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By Jimmy H. Koo
Sept. 13 — Viacom Inc., Mattel Inc., Hasbro Inc. and JumpStart Games Inc. agreed to pay a total of $835,000 in penalties to settle allegations that the companies' websites allowed third-party vendors to illegally track children's online activity, New York Attorney General Eric T. Schneiderman (D) announced Sept. 13.
The federal Children's Online Privacy Protection Act (COPPA) prohibits unauthorized collection of children's personal data on websites that are directed to children under 13. Each of the companies' website had “third party tracking technologies” in violation of COPPA, Schneiderman said.
“Operation Child Tracker” is a “first-of-its-kind investigation” by the attorney general's office, he said.
Allison Fitzpatrick, a partner at Davis & Gilbert LLP in New York whose practice includes advertising and marketing privacy issues, told Bloomberg BNA Sept. 13 that this action is noteworthy because Schneiderman, and not the FTC initiated the action, as “the FTC has been the primary enforcer of COPPA.”
According to Fitzpatrick, “in light of this action, it is likely other state attorneys general may being to exert their COPPA authority on a more regular basis.” This probably won't be Schneiderman's last COPPA action, she said. It is clear from Schneiderman's announcement that he is “disturbed by the amount of behavioral tracking taking place on child-directed sites—and even mixed-audience pages—in violation of COPPA,” Fitzpatrick said.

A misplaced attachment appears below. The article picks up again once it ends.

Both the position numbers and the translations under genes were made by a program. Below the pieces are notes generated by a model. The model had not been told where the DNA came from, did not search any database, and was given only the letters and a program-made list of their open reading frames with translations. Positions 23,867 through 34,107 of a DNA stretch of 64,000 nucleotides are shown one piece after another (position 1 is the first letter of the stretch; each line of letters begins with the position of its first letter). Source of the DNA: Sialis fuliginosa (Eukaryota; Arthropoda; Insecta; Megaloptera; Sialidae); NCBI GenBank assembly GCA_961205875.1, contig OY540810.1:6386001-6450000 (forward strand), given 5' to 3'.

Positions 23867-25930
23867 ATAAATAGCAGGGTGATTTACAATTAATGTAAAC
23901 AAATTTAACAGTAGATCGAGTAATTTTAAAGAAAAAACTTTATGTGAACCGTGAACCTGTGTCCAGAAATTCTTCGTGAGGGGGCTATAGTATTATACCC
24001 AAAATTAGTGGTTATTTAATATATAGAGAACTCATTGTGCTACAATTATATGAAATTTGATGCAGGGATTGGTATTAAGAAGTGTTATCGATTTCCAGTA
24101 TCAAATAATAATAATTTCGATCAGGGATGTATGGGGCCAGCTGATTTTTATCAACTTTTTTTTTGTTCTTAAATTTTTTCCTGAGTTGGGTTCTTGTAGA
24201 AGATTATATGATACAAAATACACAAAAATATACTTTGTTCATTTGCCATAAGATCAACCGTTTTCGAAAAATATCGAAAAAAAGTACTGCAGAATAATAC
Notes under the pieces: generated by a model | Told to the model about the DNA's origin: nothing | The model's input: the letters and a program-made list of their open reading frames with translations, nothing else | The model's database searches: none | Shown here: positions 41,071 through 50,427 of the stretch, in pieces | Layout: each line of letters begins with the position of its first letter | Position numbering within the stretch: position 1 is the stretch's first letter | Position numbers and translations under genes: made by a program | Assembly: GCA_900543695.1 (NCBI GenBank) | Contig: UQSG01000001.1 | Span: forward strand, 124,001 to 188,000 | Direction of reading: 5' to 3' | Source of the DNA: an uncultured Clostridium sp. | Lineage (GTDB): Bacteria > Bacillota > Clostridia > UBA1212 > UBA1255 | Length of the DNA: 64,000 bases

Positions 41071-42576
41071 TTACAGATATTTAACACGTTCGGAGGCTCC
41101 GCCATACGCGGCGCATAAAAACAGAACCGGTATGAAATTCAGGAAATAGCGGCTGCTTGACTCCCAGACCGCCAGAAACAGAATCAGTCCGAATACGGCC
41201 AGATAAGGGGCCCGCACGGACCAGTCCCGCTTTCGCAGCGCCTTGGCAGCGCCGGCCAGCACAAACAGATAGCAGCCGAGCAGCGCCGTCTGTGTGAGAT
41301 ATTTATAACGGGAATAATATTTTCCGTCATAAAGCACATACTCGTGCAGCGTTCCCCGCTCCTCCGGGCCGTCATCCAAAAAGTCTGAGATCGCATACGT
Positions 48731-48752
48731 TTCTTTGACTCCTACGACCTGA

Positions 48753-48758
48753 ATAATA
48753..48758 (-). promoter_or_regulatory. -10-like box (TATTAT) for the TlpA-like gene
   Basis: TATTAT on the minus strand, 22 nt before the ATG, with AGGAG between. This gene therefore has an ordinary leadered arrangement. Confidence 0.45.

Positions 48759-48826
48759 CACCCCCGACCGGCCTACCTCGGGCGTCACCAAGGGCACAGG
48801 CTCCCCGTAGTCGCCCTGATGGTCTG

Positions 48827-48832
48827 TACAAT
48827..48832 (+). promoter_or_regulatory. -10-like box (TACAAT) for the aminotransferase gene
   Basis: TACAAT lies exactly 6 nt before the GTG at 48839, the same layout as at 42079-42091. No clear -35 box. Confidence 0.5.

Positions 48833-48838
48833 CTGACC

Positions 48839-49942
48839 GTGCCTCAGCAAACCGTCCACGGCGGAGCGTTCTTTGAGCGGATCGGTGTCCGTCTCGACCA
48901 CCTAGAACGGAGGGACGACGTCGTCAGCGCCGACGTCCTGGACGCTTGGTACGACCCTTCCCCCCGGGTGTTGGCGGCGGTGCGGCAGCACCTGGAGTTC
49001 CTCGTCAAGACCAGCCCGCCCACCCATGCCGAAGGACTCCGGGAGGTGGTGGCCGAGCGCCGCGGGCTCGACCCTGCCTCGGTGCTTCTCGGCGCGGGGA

Companies that target children should “review their privacy practices more closely to ensure that any third parties on their sites are not improperly tracking children,” she said.
Mattel is the world's largest toy and games manufacturer with a $10.88 billion market capitalization, Hasbro is the third largest toy and games manufacturer with a $10.03 billion market capitalization and Viacom is the seventh largest entertainment content company in North America with a $15.33 billion capitalization, Bloomberg data show.
Viacom, Hasbro, Mattel and JumpStart Games operate some of the most popular children's websites, including websites for Nickelodeon and Nick Jr., Barbie, Hot Wheels, American Girl, Neopets, My Little Pony, Littlest Pet Shop and Nerf.
According to Schneiderman, Viacom will pay $500,000, Mattel will pay $250,000 and JumpStart will pay $85,000. Hasbro participated in a Federal Trade Commission-approved safe harbor program and won't pay a penalty, the announcement said. A website operator that complies with FTC-approved safe harbor program is deemed COPPA-compliant, it said.
Schneiderman's 2-year investigation found that the companies failed to ensure that their websites directed at children are free of improper third party tracking technologies.
To address these shortcomings, the companies also agreed to implement comprehensive reforms to protect children, including regular electronic scanning for third party tracking technologies, adopting procedures to vet third parties' data collection practices and providing notice to third parties when they are operating through a website covered by COPPA, the announcement said. Each of the companies cooperated in “Operation Child Tracker” and took remedial measures after being contacted by Schneiderman's office, the announcement said.
By Jimmy H. Koo
To contact the reporter on this story: Jimmy H. Koo in Washington at email@example.com
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